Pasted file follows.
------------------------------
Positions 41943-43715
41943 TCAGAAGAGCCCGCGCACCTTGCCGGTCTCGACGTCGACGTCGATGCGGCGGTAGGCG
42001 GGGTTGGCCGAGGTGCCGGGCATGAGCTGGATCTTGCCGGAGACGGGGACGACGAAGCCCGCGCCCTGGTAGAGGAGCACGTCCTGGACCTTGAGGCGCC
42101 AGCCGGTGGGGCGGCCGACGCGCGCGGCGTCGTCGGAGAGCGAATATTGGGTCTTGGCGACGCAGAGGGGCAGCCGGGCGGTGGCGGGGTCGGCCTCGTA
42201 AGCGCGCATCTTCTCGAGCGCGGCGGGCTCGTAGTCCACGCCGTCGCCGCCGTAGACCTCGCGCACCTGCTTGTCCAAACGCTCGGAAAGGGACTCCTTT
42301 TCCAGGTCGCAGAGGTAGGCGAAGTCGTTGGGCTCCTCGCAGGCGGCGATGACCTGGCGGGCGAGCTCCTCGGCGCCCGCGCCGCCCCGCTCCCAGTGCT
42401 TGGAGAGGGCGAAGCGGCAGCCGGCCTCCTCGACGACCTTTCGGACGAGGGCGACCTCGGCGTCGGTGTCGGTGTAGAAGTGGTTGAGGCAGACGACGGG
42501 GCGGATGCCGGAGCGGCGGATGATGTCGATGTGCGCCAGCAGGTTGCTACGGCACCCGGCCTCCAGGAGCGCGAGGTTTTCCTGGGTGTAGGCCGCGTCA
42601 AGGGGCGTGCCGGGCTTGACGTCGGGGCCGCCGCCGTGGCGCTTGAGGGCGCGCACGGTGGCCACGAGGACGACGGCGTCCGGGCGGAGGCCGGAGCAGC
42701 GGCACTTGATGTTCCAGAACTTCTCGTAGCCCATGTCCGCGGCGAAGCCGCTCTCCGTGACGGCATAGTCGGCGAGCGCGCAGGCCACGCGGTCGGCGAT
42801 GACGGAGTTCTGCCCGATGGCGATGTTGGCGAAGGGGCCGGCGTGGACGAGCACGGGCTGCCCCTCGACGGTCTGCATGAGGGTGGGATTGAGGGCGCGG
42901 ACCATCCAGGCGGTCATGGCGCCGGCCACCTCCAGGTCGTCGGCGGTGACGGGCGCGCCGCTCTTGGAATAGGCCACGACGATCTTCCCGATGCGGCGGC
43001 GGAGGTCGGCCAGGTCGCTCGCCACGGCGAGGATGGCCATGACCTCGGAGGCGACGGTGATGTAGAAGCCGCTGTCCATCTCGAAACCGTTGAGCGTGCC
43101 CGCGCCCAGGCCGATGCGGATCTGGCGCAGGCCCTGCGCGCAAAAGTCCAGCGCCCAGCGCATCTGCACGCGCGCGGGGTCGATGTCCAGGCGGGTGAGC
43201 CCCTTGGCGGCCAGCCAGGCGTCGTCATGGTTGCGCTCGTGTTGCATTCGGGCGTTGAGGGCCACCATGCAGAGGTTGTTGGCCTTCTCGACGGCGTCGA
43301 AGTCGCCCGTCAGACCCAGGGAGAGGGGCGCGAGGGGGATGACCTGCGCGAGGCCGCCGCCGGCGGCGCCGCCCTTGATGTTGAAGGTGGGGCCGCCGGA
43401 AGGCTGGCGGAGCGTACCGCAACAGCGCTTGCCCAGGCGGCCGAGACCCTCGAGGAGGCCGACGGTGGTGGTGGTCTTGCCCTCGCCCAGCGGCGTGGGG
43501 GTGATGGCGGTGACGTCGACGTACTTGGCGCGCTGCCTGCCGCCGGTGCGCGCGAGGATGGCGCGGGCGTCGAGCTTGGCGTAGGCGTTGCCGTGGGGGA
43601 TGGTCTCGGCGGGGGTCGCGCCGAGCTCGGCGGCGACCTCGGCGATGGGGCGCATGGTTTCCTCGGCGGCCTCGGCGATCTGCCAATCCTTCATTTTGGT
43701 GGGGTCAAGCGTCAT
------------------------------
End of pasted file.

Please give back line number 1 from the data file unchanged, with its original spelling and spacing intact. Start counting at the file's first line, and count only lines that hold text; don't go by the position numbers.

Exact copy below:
Positions 41943-43715